Recovering from the impacts of fires and floods on parks and forests is important. Our role involves:

  • rehabilitating and restoring the damage caused by fire control operations
  • reopening our strategic road network and protecting it from erosion
  • restoring forest and park infrastructure
  • protecting water quality and supply
  • protecting cultural heritage
  • wildlife rescue
  • helping other agencies with the recovery of the local community when a fire has affected the community's safety or economic or social well-being.

We try to reopen any closed areas as soon as possible. Reopening, however, may take some time. Infrastructure may need to be replaced or hazards such as falling trees may make the area unsafe.

Read past recovery programs reports

Recovery of the natural environment

Generally, native vegetation will recover from fire over time.  How long this takes, depends on how particular ecosystems respond to fire, and the frequency of successive fire events in the same area.

To help some ecosystems recover, rehabilitation and regeneration activities may include:

  • controlling invading weeds, whether from seed stock in the soil or from surrounding areas;
  • controlling or preventing invasions of feral animals;
  • stabilising areas at risk of soil erosion and replanting them with local indigenous plants; and
  • replanting vegetation damaged by fire control activities.

Control of soil erosion is extra important within water catchments or where sedimentation will otherwise affect river or wetland ecosystems.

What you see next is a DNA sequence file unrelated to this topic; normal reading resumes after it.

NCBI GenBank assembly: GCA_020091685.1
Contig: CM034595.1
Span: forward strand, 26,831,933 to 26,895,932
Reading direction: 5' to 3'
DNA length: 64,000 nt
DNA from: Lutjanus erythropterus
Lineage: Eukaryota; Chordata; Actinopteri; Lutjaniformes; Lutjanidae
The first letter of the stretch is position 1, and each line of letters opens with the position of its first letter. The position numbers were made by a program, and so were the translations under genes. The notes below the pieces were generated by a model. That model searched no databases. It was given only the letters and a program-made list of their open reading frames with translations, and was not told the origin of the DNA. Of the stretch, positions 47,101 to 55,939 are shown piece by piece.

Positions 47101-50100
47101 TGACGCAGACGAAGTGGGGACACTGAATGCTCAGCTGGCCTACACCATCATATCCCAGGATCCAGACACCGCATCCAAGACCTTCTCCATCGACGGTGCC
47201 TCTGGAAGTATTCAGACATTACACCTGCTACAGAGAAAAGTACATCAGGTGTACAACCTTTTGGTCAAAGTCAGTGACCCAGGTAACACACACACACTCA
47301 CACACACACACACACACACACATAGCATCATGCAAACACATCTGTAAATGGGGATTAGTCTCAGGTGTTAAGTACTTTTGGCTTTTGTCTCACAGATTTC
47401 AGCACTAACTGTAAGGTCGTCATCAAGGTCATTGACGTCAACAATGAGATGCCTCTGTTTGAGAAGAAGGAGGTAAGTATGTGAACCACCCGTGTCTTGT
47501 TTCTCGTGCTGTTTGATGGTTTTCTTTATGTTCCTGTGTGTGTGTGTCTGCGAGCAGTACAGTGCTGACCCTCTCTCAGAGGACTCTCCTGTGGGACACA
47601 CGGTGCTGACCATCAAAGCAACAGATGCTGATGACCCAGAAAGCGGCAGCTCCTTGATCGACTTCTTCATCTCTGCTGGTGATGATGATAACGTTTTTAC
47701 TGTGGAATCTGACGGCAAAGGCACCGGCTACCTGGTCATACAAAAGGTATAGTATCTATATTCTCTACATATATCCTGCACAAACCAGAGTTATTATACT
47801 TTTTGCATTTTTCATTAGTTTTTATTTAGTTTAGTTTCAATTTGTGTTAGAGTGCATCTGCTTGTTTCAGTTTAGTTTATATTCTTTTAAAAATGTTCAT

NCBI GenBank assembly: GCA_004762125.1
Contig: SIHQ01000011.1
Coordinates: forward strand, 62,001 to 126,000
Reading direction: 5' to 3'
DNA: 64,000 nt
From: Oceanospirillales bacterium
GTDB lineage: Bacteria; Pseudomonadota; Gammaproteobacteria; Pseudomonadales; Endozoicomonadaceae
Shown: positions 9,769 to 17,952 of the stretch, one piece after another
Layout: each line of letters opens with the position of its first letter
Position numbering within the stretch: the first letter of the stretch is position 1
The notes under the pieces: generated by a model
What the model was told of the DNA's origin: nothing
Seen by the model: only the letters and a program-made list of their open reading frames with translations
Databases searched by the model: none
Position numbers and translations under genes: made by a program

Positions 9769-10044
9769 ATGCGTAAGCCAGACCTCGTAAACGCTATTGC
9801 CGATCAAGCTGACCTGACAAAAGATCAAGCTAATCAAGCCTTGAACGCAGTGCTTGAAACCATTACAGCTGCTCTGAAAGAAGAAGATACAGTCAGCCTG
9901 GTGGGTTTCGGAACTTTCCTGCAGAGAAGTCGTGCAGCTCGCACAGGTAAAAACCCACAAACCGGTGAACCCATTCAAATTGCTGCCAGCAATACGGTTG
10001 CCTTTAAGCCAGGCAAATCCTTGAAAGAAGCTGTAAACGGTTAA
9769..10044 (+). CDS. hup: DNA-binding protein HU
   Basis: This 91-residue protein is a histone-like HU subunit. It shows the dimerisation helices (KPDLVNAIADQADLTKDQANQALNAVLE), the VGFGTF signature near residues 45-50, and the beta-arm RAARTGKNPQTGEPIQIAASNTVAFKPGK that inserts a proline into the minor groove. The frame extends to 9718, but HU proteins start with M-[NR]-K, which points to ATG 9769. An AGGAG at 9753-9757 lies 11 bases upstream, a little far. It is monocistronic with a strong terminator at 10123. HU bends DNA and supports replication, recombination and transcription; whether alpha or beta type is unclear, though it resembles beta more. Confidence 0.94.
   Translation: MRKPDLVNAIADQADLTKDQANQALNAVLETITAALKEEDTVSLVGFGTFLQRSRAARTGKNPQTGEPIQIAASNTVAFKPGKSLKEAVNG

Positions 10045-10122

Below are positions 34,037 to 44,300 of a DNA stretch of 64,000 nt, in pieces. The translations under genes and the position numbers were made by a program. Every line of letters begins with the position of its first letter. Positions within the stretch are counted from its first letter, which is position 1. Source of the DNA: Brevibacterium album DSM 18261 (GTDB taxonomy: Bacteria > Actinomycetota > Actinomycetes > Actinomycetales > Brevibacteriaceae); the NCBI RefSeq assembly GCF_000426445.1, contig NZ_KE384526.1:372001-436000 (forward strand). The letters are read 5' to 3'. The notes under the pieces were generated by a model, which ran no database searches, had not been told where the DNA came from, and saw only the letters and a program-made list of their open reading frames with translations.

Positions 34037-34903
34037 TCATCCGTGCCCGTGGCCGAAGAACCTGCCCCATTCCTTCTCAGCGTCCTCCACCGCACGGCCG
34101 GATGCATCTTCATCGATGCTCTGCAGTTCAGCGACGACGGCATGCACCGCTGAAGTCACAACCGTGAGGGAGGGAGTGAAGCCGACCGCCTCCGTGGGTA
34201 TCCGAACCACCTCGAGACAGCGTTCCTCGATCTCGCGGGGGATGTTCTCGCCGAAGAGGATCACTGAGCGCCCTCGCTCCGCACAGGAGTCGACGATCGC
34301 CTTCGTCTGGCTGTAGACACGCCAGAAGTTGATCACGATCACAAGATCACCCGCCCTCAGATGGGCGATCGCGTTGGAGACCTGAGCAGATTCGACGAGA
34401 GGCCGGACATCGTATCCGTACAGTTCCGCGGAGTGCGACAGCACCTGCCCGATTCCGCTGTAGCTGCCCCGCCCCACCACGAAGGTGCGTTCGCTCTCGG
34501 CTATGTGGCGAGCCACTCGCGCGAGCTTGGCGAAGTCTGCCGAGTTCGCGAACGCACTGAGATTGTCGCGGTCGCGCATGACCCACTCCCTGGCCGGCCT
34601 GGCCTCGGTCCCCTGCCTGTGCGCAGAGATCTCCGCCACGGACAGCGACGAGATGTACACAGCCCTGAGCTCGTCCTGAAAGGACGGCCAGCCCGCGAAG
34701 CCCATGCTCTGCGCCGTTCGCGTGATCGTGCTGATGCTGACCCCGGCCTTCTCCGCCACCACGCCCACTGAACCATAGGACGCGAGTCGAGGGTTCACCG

Bushfires over the last decade have left a legacy of millions of dead or severely damaged trees in Victoria.

The potential of falling trees and branches can pose significant risks to firefighters, our staff and Parks Victoria staff travelling through or working in affected areas, and the general public. Together with Parks Victoria, we are working to target and prioritise strategic roads, fire breaks, recreation sites, dams and helipads across Victoria’s public land.

What is a hazardous tree?

A hazardous tree is typically defined by one or more of the following characteristics:

  • Dead or decaying tree or major branches.
  • Suspected loose or broken branches.
  • Significant lean with recent cause or indicators of failure.
  • Evidence of longitudinal cracking.
  • Evidence of roots lifting, or an undercut or disturbed root system.
  • Other indicators of serious weakness based on local knowledge and conditions.

Hazardous Tree Fact Sheet (PDF, 399.7 KB)
Hazardous Tree Fact Sheet (accessible) (DOCX, 2.4 MB)

Where are the works taking place?

Works will target and prioritise strategic roads, fire breaks, recreation sites, dams and helipads across Victoria's public land.

In Victoria, there are approximately 60 000 kilometres of boundary fencing constructed by private landholders along the boundary of public (Crown land) and private land (not including Crown land river frontage). The policy is based on shared responsibility and our government encourages landholders to assess and manage their risks with regard to fire taking up adequate insurance where available.

Landholders are expected to manage risks to their assets from the potential impact of bushfire.

All landholders are expected to have appropriate levels of insurance cover for boundary and internal fences, in the same way any business venture or private householder should protect and insure their assets.

In line with the Fences Act 1968, the State Government of Victoria does not have any ownership or financial stake in fences along the boundary of private and public land except in cases where specific fencing agreements have been entered into with landholder.